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Unpaid magazine internships in Ontario have been shut down as a result of a ministry crackdown, which will continue throughout the month.
The Ontario Ministry of Labour inspected Toronto Life and The Walrus last week and told the magazines their unpaid internship programs failed to meet the Employment Standards Act (ESA).
Both magazines shut down their programs Friday and the ministry plans to continue investigating the province’s magazines througout April, according to the Globe and Mail.
Canadian Geographic also closed its unpaid internships on Monday because of the recent developments. The shutdown has affected two interns, J-Source reports.
“The Ministry of Labour will be launching an enforcement blitz this spring focused specifically on internships across a variety of sectors,” a statement from the Labour Ministry said.
Ian Ingles, manager of employer services at Ryerson’s Career Development and Employment Centre, thinks that this “crackdown” in Ontario magazines is the first step to addressing unpaid internships in all sectors.
“We’ve noticed in the office that there are a lot of unpaid positions for many grads, too many of them,” Ingles said. “I’m definitely in favour of this change.”
Ingles suggests that government funded subsidies may be needed to create paid opportunities for students trying to get into the field.
“It’s a rite of passage in many industries, so adapting to that will be a challenge for businesses,” Ingles said. “I can see this topic being prevalent for some time.”
A Toronto Star article in October 2013 cites a study done by two graduate students exploring which individuals are choosing to do paid or unpaid internships. Their research showed that there are upwards of 300,000 unpaid interns in Canada and 100,000 of them are off the record with no workplace safety training.
“There is no such thing, in law, as an unpaid internship,” Ontario Labour Minister Yasir Naqvi said in the article.
Tim Falconer, instructor on the student-produced Ryerson Review of Journalism, said that this is a good thing for journalism graduates.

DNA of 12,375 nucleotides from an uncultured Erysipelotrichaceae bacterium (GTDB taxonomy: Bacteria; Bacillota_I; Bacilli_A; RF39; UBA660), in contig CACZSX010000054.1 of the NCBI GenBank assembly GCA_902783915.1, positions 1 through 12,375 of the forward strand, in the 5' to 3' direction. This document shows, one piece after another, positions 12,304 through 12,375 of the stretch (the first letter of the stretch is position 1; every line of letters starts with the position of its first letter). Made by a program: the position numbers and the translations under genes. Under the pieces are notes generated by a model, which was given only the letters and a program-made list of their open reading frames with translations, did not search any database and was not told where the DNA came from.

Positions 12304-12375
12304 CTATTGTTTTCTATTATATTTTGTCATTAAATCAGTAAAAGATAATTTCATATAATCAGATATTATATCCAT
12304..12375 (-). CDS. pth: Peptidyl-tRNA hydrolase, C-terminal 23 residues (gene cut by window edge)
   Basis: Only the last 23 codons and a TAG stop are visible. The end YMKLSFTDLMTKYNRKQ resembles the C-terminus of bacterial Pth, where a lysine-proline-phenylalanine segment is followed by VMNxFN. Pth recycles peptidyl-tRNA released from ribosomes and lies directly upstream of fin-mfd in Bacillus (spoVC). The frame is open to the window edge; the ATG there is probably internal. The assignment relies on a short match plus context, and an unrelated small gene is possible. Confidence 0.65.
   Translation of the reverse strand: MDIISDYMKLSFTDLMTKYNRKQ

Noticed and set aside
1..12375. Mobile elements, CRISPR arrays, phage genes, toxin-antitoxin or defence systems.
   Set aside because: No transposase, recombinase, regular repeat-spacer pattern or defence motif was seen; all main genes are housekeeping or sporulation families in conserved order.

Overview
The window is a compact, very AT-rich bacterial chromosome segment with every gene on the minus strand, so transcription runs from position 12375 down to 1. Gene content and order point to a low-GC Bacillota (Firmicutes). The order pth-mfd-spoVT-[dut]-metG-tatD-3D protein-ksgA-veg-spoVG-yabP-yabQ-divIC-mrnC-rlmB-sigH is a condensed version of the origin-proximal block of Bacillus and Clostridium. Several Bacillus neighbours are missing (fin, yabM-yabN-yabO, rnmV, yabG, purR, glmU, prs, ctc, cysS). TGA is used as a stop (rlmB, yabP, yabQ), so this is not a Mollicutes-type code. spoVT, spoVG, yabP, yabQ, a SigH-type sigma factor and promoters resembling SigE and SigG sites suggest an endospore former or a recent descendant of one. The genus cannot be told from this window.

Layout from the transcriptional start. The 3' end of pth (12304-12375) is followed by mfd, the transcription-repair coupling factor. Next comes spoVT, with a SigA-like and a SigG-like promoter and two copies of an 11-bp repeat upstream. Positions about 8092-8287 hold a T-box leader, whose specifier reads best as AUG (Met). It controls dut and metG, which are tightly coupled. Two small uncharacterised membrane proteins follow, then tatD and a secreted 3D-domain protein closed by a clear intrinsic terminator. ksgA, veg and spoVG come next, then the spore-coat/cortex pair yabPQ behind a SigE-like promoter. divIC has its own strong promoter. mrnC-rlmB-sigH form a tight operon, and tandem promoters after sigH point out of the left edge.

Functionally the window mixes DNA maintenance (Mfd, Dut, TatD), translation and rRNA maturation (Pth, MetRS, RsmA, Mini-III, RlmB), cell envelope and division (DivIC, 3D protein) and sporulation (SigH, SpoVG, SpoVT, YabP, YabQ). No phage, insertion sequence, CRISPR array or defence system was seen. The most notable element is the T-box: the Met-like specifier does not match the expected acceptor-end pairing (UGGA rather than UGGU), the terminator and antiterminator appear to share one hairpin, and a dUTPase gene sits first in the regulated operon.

“What’s happened is that magazines in financial trouble are saying that they can get an intern to do the work for free,” Falconer said. “For some magazines, they only have internships for free labour.”
He said that most magazines use interns for tasks like fact-checking and in light of this change, magazines may have to hire them as full-time staff.
“The worst scenario would be that magazines won’t be able to afford to hire anyone so the magazines will stop fact-checking altogether,” he said.
“It’s a good thing I think that large companies can’t exploit us after we’re finished school,” said fourth-year journalism student Jessica Galang, head of research for the Review this year. “We’re desperate for jobs, we would work for nothing to get our foot in the door and they know that.”
An unpaid intern from one of the affected magazines, who asked to remain anonymous, found out she was going to be let go on March 20. Since then, her manager has been helping her go over her resumé and cover letter. She has also been given contacts to help pursue her career.
“I’m not going to bash anyone, I can’t blame (them),” she said. “It sucks that this happened, there was no alternative.”
Etobicoke-Lakeshore Conservative MPP Doug Holyday said that he doesn’t agree with the ministry’s decision to end unpaid internships.
“It’s an educational experience for (interns),” he said. “I can see why they would want to gain these experiences for little or no pay, it’s valuable regardless if they are being paid or not.”
Brandon Ackerman, a fourth-year urban analysis student at Ryerson, said he doesn’t understand why anyone would fight against it. “I think for anyone, the experience is good whether it’s paid or unpaid.
“Free labour and experience for people starting off in their field; it’s a win-win so I don’t understand the big deal,” Ackerman said.
As of April 3, unpaid interns have also been dropped from Rogers-owned Flare and Chatelaine magazines. Fashion Magazine, Quill & Quire, and The Grid have also been affected.
This story was first published in The Ryersonian, a weekly newspaper produced by the Ryerson School of Journalism, on April 2, 2014.